Redefining Sustainable Development Goals To Simplify Climate Action

A different take on achieving the SDGs that simplifies climate action.

The Industrial Revolution has been a real turning point in history. Its advent in the 18th century has defined and shaped our society. Economies across the globe saw unprecedented and sustained growth by adopting modern production methods. These changes gave a massive thrust to trade and business.

At the same time, it’s been detrimental to the health of the planet’s ecosystems. Be it exploiting natural resources, excessive damage to the environment by using fossil fuels, degradation of land, deforestation and more — since the pre-industrial era, the world has already warmed by around 1.2 degrees celsius on average.

A hard look at our state of managing business operations and its effect on natural resources has become increasingly essential. We need cleaner air, a reproductive soil ecosystem, and pure and potable water sources. The future of the human race hinges on the availability of these basic amenities.

That’s why it became necessary for us to adopt certain goals that put nature at its center — the Sustainable Development Goals (SDGs). These goals are urging the world to take up alternatives to carbon-emitting products, services, systems, practices and more. And ultimately, turn nature-positive.

What are the Sustainable Development Goals?

The 17 SDGs of the United Nations were introduced at the United Nations Conference on Sustainable Development held in Rio de Janeiro in 2012. They are a set of objectives that are considered essential for creating a better and more sustainable world. The sustainable development goals and targets are to be achieved by 2030. These goals form a major component of the 2030 Agenda for Sustainable Development. The 17 UN SDGs were adopted in 2015, but they were actually a culmination of efforts that began decades earlier.

Photo by WeNaturalists

There are 17 SDGs to help achieve the socio-economic and global welfare goals.

Each SDG was born to ensure every contribution, big or small, can have a global impact.

Let’s take a brief look at these SDGs as part of the UN agenda for 2030

The SDG Pyramid: Our Take on the Core Goals to Achieve a Sustainable Future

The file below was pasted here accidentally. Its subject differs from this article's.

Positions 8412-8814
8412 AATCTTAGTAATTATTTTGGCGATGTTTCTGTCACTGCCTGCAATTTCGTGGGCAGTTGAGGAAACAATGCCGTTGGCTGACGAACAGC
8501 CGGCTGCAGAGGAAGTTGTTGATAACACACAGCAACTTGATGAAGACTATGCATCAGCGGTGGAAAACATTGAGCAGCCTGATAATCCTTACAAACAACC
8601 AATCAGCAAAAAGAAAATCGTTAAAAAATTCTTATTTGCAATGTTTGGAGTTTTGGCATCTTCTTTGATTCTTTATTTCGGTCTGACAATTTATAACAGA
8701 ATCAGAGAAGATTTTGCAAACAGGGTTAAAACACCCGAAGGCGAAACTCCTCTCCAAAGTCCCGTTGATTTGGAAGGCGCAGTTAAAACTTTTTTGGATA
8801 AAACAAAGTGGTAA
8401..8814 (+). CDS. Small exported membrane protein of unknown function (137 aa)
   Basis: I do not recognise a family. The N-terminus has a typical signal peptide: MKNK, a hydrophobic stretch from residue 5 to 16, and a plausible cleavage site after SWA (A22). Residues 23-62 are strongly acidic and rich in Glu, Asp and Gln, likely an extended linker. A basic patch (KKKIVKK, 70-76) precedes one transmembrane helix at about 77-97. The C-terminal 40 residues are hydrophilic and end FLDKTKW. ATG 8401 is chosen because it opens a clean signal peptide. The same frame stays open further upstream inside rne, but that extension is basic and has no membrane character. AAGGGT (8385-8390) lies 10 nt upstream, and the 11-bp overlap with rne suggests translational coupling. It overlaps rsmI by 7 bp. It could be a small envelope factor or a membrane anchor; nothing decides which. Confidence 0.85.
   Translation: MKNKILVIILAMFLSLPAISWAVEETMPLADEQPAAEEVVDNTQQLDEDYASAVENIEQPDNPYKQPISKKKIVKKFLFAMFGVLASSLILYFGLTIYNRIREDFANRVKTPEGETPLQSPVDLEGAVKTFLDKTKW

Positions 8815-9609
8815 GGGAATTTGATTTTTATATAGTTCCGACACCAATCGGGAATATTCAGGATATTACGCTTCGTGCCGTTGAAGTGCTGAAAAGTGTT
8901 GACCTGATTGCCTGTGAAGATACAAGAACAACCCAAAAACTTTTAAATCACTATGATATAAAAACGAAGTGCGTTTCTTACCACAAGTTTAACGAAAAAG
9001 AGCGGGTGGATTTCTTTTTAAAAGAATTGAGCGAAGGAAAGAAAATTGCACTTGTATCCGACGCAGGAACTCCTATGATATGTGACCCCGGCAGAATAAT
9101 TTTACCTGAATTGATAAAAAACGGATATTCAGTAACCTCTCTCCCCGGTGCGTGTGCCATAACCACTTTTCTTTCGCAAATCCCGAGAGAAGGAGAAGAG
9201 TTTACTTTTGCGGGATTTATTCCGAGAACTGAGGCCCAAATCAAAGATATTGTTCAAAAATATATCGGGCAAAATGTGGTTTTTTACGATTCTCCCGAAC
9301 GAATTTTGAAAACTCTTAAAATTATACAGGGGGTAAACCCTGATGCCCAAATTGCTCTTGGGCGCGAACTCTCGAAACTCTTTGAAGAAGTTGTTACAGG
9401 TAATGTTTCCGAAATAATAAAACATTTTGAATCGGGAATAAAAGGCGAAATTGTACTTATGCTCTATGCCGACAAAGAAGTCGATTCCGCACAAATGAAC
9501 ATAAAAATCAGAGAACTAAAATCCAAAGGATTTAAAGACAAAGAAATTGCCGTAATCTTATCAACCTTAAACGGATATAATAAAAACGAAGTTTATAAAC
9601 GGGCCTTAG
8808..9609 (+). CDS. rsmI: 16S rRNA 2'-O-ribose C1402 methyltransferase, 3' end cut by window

Photo by WeNaturalists

As you may notice in the pyramid above, some of the goals, which we could call the ‘core’ goals can pave the way for the remaining goals to be achieved.

The SDG Pyramid depicts -

  • At the top of the Pyramid is Climate Action (13) — It takes precedence over every goal — it’s the raison d’etre of the SDGs. It indicates that all our actions must be climate actions — it’s up to us to make it count. And now, let’s talk about the enablers who will make things happen on the ground. This is our most important takeaway because it shows how these goals are interconnected. It also shows how the following six goals can lead us to achieve the remaining goals.
  • Quality Education and Awareness (4) is the cornerstone of progress and growth. Enabling it would lead to achieving No Poverty (1), Gender Equality (5), Decent Work and Economic Growth (8), Reduced Inequalities (10), Responsible Consumption and Production (12), Peace, Justice and Strong Institutions (16).
  • Clean Water and Sanitation (6) is a must for us to achieve No Poverty (1), Zero Hunger (2), Good Health and Well-being (3), Sustainable Cities and Communities (11).
  • Industry, Innovation and Infrastructure (9) is a must for eliminating Poverty (1) because it creates Decent Work and Economic Growth (8) and enables the creation of Sustainable Cities and Communities (11).
  • Life Below Water (14) and Life Above Land (15) is the most critical component to create a balanced ecosystem. Only if we coexist with nature can a sustainable environment can be created for eradicating Poverty (1), Zero Hunger (2), Good Health and Well-being (3), Decent Work and Economic Growth (8).
  • Affordable and Clean Energy (7) is a necessity for building Sustainable Cities and Communities (11), eliminating Poverty (1) and achieving Zero Hunger (2).

It is important to note that while this is certainly not a hierarchy, it’s important to understand that one way to achieve all the goals is through acting on one.

For example, if an ocean conservationist (SDG 15) takes up the task of protecting marine species, coral reefs and more — he’s likely creating jobs (SDG 8), promoting responsible consumption and production (SDG 12), and by the virtue of his profession, acting on protecting the climate (SDG 13). And that’s the roadmap to tackling the climate crisis.

Let’s Make Our Actions Count

Our actions must be sustainable and in harmony with the environment. With the climate crisis breaking down our doors, each of the steps taken towards the growth of the human race — be it industrialization, infrastructure development, energy consumption, food and innovations — needs to follow a sustainable route. This is the only way we can make sustainable development a reality.

After years of its rollout, individuals and organizations as well as public and private stakeholders are facing several challenges to achieve these goals. To address it, several monitoring tools have been developed. Stay tuned to know more about it.

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